When Courtney Demone posted topless photos of herself on Facebook and Instagram in September 2015, she wasn’t sure what the reaction would be. While depictions of women’s bodies are often a battleground on social media, as a trans woman at the beginning of her transition, it was hard to predict when her bare chest would be censored.

So using the hashtag #doIhaveboobsnow, Demone embarked on an experiment, posting photos of herself as she transitioned — and making note of when social media platforms chose to block or delete her posts.

If Carolina Brown’s experience is any indication, the answer is simple: “Eight months and two days.”

“I had no breast tissue whatsoever yet. I had nipples, but not something where you could tell that that’s a female’s breasts,” the trans Latina singer-songwriter says.

Brown started hormone replacement therapy in April 2015. Her pictures were flagged as inappropriate four months later. In December — eight months and two days after starting hormone therapy — her Facebook profile was suspended.

 

(Carolina Brown’s nipples were soon censored after she posed for the art project This Body Project./Scarlet O’Neill photo)

 

The alleged offence: a photo she took for This Body Project, an exhibit that ironically focuses on how women’s bodies are shamed.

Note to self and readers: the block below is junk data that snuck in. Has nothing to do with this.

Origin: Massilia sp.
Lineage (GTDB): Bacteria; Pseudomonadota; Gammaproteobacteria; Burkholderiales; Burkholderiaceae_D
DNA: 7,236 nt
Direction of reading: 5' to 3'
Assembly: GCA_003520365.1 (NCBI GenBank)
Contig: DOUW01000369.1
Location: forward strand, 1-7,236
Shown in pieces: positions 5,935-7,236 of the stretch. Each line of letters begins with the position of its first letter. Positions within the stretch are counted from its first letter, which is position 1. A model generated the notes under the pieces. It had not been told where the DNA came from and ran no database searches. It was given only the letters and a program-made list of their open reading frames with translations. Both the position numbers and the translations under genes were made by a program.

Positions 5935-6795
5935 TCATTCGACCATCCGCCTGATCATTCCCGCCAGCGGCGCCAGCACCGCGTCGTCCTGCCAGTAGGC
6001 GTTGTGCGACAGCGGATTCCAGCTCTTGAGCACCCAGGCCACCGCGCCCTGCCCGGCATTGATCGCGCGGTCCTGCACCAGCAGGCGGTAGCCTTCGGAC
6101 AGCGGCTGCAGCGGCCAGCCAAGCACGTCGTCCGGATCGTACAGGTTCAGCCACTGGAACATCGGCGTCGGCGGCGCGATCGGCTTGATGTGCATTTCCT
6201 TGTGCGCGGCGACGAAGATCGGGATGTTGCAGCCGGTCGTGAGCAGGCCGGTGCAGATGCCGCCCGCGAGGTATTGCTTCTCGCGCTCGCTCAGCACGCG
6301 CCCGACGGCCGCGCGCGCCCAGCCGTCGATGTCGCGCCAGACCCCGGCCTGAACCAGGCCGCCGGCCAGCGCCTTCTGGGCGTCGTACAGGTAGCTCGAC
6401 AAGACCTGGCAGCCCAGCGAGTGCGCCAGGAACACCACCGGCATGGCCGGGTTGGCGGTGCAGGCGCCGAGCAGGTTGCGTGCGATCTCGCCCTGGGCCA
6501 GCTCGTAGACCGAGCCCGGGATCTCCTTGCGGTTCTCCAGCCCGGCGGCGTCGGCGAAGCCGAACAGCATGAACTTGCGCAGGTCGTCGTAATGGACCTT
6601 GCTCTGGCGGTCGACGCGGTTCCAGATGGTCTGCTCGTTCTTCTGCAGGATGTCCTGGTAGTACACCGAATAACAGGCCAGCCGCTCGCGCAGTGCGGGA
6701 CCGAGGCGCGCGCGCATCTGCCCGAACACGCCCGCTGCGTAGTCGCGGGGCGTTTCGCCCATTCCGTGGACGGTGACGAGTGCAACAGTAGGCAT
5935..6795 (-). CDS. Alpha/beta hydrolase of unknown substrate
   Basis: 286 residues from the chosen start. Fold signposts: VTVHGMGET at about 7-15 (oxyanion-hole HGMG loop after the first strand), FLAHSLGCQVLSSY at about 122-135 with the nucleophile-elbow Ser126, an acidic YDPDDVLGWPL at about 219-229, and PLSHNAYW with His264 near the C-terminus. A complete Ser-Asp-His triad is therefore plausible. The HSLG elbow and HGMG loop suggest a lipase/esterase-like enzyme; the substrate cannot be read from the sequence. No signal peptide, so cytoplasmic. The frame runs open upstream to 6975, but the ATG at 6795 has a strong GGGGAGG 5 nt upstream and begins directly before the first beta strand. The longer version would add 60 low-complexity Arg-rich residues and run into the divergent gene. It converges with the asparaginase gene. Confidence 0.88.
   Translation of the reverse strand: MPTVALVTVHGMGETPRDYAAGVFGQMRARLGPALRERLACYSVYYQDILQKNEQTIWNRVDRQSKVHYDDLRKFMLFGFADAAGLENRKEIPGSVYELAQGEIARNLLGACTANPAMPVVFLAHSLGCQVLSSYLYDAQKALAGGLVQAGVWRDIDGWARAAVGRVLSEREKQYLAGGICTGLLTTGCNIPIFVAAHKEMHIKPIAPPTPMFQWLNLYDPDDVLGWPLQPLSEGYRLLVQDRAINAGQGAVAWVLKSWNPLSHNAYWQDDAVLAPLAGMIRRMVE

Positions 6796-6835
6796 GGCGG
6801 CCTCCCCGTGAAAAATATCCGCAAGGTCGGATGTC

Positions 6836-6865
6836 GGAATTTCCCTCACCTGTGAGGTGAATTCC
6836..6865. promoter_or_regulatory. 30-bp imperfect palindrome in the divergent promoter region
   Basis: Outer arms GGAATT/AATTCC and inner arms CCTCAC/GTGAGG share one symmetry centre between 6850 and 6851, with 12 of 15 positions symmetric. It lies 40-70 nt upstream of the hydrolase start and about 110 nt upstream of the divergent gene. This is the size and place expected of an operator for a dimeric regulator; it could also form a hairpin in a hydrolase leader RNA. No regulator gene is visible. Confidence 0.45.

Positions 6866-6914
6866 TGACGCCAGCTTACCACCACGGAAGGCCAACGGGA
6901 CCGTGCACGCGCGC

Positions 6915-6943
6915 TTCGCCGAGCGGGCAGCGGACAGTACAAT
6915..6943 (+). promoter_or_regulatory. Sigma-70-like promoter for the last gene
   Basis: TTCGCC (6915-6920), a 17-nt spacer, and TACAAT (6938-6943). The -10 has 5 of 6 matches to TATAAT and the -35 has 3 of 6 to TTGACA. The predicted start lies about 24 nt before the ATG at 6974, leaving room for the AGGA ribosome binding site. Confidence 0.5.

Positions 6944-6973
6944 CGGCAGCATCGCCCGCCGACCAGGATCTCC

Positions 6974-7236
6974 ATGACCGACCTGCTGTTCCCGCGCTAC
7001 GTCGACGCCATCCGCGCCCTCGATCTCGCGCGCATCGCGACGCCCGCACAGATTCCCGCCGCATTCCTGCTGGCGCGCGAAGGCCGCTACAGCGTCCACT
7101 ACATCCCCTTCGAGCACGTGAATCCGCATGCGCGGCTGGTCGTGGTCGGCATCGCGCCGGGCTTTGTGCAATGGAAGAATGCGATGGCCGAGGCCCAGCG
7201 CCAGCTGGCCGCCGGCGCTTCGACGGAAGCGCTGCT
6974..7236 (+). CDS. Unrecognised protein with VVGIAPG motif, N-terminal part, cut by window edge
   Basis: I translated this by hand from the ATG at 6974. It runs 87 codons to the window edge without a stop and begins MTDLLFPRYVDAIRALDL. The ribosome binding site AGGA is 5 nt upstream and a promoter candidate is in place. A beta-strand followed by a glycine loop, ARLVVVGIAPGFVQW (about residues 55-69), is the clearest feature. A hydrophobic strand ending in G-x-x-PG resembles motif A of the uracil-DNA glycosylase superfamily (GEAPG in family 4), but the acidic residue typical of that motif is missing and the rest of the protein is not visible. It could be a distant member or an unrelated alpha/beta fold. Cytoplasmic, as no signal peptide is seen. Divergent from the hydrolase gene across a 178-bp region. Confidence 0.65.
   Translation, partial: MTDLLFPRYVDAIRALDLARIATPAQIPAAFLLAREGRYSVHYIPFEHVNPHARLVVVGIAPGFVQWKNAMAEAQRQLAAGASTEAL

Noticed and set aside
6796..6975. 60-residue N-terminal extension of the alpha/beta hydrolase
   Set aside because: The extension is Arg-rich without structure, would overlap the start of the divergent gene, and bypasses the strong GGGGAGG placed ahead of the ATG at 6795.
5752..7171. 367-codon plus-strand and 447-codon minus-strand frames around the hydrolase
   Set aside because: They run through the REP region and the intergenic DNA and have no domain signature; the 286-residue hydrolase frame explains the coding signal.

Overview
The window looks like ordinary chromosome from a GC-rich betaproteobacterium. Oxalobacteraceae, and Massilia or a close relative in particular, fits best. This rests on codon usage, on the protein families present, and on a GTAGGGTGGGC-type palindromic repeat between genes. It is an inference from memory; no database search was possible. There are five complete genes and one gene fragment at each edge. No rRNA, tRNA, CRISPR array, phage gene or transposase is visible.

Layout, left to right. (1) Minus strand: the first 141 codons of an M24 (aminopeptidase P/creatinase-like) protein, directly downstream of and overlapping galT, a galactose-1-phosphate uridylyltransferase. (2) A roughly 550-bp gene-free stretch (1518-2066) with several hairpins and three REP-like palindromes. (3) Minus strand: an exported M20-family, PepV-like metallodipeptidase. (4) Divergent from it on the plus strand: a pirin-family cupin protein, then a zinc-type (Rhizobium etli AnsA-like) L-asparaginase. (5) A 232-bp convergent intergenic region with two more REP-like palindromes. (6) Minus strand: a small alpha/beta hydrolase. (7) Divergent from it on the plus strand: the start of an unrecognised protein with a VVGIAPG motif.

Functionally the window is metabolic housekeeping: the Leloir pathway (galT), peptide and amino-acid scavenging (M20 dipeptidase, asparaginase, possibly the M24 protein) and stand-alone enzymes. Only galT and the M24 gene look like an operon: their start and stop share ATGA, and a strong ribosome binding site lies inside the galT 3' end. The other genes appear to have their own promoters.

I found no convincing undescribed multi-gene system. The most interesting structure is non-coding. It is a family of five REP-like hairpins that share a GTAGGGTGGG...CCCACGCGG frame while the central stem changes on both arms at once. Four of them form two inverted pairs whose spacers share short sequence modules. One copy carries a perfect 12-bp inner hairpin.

Demone says her photos have received mixed responses since she began posting them. Some people appreciate the chance to chart the evolution of privilege lost; the more Demone presents as female, the more resistance her photos seem to encounter. Some responses are downright hostile. “A lot of dudes on Instagram say things like, ‘I’ll make you a woman, just give me a night,’” she says.

This type of hostile response, paired with society’s persistent ogling of women’s bodies in general, leaves many women, trans or not, feeling like they should just keep their shirts on in public.

Amber Grant, a queer woman in Toronto, says she has gone topless in public only once, at a Dyke March two years ago. While she felt comfortable at first, she says she felt increasingly vulnerable as she began to receive unwanted attention.

Some spectators approached her and took photos without her consent, she recalls. “I started calling them out and saying they had to ask permission. It got to the point where I ended up putting my shirt back on.”

To Paul Rapoport, a founding member of the Topfree Equal Rights Association, the freedom to go topless, free from gender-based discrimination, is a human rights issue.